By Wednesday night, Pablo's fever was back up - 103 degrees. I called the hospital and spoke with the on-call oncologist, Dr. Davidson. She was amazing and soothing, because at this point, I was a bit of a wreck...and being new to all of this, I was scared. She told us to prepare to come to the hospital, but give her 10 minutes to call our oncologist, Dr. Mascarenhas. She called back and told us we could stay at home and give Pablo Tylenol, but to call her if the fever continued. Of course, we didn't have Tylenol in the house and Motrin is not good for Pablo because it can affect his platelets (who knew?). So off the drugstore with my mom....
After Pablo's warm bath, we gave him the grape flavored goo which he resisted, but eventually swallowed down. He went to sleep in our bed and continued to cook. And, I mean COOK. My mom and I changed his drenched shirt three times over the course of a few hours. We woke
him to take another dose of Tylenol at 11:15 p.m. Pablo was so mad at me for waking him - he refused to take the medicine... and this is not like him - he crawled into my face and YELLED, "NOOOOO, I'm NOT taking it." Jeff and I stayed calm and cuddled him as much as he would
allow, and eventually he took the medicine. He went back to sleep on me and we slept soundly and warmly for the next four hours. Pablo woke up around 3:30 a.m., exactly four hours later and still with a fever... So one more dose, another wet pajama change and a trip to the potty and we were back in bed.... I got up with Grady and took him to school, arriving home as Pablo and Papa were waking. Pablo's fever did not go away, and we went back to the Urgent Care. They decided to give him the antibiotic again and do another round of labs. Again, blood levels look good...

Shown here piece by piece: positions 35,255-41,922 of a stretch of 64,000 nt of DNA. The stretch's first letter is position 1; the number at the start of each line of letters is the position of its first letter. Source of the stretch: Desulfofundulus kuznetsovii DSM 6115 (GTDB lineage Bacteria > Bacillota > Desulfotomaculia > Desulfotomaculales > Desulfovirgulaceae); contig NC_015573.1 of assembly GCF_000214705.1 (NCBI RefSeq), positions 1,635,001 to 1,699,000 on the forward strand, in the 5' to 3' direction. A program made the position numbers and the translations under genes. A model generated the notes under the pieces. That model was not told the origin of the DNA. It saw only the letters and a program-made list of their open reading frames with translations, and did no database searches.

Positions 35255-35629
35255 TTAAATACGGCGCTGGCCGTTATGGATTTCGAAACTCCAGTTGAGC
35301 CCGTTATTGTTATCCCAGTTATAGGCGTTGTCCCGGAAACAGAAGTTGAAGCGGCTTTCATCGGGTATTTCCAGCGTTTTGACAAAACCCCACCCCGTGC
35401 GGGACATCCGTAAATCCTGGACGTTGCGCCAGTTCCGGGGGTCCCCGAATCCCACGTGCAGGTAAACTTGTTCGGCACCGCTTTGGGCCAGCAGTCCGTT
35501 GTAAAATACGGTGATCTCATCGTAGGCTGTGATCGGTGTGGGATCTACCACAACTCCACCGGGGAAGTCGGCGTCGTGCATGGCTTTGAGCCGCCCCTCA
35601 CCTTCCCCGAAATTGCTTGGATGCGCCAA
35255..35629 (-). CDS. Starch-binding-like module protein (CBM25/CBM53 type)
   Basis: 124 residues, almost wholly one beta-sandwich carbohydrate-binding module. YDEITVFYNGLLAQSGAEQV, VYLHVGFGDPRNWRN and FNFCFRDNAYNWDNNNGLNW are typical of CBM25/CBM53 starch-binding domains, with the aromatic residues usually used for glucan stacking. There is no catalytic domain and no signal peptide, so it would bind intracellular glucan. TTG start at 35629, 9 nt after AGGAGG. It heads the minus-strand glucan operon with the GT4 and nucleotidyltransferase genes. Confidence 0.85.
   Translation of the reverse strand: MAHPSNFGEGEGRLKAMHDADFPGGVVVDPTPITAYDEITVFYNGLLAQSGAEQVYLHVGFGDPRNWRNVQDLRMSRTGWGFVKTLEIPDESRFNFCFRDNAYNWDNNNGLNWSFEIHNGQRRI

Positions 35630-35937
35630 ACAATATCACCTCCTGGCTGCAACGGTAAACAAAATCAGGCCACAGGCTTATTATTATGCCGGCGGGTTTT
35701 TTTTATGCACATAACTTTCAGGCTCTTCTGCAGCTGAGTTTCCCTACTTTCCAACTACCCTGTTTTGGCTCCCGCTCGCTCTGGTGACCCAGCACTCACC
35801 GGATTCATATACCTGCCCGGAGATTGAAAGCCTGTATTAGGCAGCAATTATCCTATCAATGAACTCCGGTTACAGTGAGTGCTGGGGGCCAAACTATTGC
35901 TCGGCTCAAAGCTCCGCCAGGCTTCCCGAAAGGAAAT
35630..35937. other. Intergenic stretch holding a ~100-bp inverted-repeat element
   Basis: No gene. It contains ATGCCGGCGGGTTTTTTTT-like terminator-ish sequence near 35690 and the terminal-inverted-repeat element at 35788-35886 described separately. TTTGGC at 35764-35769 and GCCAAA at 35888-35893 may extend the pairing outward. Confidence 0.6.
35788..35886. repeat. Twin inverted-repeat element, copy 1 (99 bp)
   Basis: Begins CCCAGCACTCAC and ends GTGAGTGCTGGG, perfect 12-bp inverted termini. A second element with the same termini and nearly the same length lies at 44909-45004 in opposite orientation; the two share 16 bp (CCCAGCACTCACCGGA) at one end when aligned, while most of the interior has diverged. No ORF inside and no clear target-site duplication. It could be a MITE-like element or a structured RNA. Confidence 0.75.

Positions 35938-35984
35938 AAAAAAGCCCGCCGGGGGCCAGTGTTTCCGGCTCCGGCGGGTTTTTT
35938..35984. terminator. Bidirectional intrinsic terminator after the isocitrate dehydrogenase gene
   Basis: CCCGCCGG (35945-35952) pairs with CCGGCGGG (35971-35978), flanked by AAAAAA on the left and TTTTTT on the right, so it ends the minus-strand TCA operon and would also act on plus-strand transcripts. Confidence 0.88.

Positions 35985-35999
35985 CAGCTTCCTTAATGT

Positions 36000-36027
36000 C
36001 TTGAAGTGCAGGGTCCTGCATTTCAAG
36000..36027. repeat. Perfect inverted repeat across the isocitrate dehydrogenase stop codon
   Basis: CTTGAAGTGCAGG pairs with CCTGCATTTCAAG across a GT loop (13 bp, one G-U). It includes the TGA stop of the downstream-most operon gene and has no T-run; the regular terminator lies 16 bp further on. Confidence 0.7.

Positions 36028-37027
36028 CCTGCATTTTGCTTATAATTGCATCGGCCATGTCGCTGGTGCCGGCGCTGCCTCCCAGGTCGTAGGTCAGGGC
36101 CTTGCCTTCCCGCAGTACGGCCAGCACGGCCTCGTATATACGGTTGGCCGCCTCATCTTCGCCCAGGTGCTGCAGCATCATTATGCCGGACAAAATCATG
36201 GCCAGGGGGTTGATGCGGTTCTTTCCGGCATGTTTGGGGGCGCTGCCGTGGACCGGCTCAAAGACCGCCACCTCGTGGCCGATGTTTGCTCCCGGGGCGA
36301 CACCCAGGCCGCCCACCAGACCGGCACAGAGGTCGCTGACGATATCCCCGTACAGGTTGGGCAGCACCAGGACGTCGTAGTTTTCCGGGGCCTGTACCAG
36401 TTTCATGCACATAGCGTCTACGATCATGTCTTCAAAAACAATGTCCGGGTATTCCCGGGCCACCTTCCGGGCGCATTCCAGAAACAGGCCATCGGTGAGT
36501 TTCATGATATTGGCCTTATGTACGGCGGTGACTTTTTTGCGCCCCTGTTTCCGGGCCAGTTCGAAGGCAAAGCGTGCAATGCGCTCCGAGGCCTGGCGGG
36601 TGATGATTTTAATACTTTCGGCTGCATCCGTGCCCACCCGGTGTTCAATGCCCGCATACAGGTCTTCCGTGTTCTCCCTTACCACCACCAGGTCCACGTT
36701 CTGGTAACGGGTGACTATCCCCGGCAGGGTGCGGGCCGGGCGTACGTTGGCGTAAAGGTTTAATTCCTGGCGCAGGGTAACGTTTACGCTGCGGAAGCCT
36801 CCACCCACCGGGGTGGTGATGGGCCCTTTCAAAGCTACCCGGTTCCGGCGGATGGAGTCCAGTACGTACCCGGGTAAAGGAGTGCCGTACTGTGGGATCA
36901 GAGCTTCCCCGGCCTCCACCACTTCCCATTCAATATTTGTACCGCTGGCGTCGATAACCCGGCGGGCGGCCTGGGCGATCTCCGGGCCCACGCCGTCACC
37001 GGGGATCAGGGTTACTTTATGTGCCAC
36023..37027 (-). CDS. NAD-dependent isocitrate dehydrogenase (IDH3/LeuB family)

As I write this, Pablo has a low fever. Dr. Mascarenhas is leaving town this evening for a few days, so he called to check in with us. He said that he feels that Pablo's fever is viral or that it could be caused by the chemo killing the tumor cells. I'm visualizing his strong boy lion body preying on and destroying those nasty cancer cells quickly and efficiently!
I called the on-call oncologist again and he wants us to keep an eye on Pablo's temp again this evening. If Pablo's fever doesn't break by tomorrow morning, we may be back at Urgent Care.... Today, I asked them if we were the first family to be there three days in a row and the nurse smiled and shook her head, "No, honey..."
Somehow, that put me at ease....
Sending so much love and gratitude to our army of supporters out there....
Wednesday, May 28, 2008
This whole experience has been a life changing and informing experience of my life and of many others as well. Although I will probably have a lot more of these adventures and downfalls to come, I have learned how to react, explain, and to comfort, in this case, Pablo. You would be surprised how brave this little boy has been, and is. This dilemma has been harder, I think, for us, the family, than it has been for him. Maybe it's a lesson or a warning for us, but I am living in the present moment and that's where I am staying and worrying about.